Sunday, December 14, 2008

Snow time is happy time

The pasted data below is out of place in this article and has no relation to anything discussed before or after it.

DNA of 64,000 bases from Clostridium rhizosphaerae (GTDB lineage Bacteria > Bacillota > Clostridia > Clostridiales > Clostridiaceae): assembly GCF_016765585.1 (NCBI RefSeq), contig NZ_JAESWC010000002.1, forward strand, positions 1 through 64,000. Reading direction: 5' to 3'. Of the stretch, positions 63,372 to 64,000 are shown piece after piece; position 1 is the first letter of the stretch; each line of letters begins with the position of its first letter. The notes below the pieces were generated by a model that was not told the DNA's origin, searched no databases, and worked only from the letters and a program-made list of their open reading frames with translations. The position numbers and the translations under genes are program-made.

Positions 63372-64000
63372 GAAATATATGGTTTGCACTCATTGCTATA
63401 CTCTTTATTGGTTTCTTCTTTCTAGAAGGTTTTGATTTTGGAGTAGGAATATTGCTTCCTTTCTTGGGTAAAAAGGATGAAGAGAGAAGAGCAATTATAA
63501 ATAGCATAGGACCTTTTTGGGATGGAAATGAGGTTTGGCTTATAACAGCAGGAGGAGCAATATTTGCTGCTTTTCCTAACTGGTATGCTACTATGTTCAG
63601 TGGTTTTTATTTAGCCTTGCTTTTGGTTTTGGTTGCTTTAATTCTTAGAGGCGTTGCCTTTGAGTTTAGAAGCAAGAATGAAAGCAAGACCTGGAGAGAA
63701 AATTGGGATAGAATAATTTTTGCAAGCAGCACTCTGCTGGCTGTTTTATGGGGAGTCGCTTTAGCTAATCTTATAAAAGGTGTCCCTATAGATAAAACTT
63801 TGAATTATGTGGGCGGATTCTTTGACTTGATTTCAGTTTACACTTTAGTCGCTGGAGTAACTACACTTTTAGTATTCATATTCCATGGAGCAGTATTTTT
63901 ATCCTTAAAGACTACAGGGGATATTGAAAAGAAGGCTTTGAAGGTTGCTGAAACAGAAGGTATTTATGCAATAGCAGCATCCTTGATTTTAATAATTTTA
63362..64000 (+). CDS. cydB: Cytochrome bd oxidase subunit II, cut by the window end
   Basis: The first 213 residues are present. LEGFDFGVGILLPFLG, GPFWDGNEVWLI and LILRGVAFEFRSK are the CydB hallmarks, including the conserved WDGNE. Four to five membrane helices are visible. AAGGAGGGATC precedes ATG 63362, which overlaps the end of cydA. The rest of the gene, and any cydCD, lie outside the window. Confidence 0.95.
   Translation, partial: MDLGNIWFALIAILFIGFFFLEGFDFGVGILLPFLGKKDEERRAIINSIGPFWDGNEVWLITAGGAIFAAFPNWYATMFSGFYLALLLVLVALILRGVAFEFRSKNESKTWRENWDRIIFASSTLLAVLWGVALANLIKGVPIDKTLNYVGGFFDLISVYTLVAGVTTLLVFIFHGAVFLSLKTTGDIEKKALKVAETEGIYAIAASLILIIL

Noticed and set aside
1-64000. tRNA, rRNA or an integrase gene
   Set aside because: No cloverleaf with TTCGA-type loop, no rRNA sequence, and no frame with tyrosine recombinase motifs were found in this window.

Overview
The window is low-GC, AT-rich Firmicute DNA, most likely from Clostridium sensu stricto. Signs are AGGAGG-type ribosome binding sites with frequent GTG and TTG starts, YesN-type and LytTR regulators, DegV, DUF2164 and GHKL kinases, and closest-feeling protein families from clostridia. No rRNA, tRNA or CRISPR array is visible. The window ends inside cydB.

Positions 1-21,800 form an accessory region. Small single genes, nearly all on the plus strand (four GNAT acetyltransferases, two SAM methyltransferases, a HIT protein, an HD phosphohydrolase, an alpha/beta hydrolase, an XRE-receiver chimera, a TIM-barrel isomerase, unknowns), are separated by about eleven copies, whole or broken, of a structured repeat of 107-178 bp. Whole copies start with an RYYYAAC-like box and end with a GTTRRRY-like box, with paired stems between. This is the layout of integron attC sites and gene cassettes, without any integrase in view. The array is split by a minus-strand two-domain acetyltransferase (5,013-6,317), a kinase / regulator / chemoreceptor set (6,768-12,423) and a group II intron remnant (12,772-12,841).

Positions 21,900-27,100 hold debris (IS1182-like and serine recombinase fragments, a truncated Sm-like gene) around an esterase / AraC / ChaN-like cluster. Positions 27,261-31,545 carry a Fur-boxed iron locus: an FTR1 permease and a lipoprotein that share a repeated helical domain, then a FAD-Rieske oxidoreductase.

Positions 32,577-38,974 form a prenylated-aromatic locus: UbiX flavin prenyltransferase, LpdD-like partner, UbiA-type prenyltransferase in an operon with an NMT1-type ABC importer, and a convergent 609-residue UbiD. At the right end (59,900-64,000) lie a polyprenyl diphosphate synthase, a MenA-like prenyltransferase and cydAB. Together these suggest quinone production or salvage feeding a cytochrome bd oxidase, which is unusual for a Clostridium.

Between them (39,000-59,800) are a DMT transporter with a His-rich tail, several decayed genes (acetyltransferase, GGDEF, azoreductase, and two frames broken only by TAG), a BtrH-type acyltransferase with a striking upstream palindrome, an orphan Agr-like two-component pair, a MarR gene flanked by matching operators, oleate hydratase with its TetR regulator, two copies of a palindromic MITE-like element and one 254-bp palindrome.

I came to the conclusion last night, as Seattle felt its version of a blizzard, that snow makes the people in Seattle much nicer. All night people were coming into the hotel telling us they wished we could go outside and experience the snowfall, which we all dearly wanted. I was able to skip out of a work a few minutes early, and just barely caught the bus, which was a huge blessing given the frigid temperatures. And then, the bus reached NE 65th St and 15th Ave NE. If you're familiar with the intersection you'll know that there is 1) a bus stop there, and 2) just a VERY slight incline to get started once more. Sure enough, after letting a snow covered civilian on the bus, we were unable to pull away from the curb. The bus driver then began the process of slowly moving up the hill and by the end of his efforts (which took about 10 minutes) we had successfully conquered the one block of the low grade incline. People were happy, and grateful, for the bus driver being able to continue on. It was remarkable! There wasn't the slightest grumble of how late it was (about 11:30pm) or how much time it took or what an inconvenience the snow was. There was the understanding that this man who was driving our bus was doing the best he could, but circumstances out of his control prevented him from operating as usual. And I don't think it's just snow. I was thinking about what it was about snow that make people in Seattle happier and I've come to a few conclusions. 1) It causes people to slow down. If you listen to Seattle when it snows it is so much quieter and calmer because Seattle-ites don't know how to drive in the snow! Traffic comes to a stop, or at least to a mozy, and the city finally rests. 2) It covers dirt, and to a certain degree, unseemly industrialization. In other words, when snowfall comes you can forget you live in a big city and find peace, in addition to rest. 3) It's extraordinary. People in Seattle are grumpy when its grey, pleasant when it's sunny, and freakin' happy when it snows, and I believe that is all directly related to the proportion of the weather events.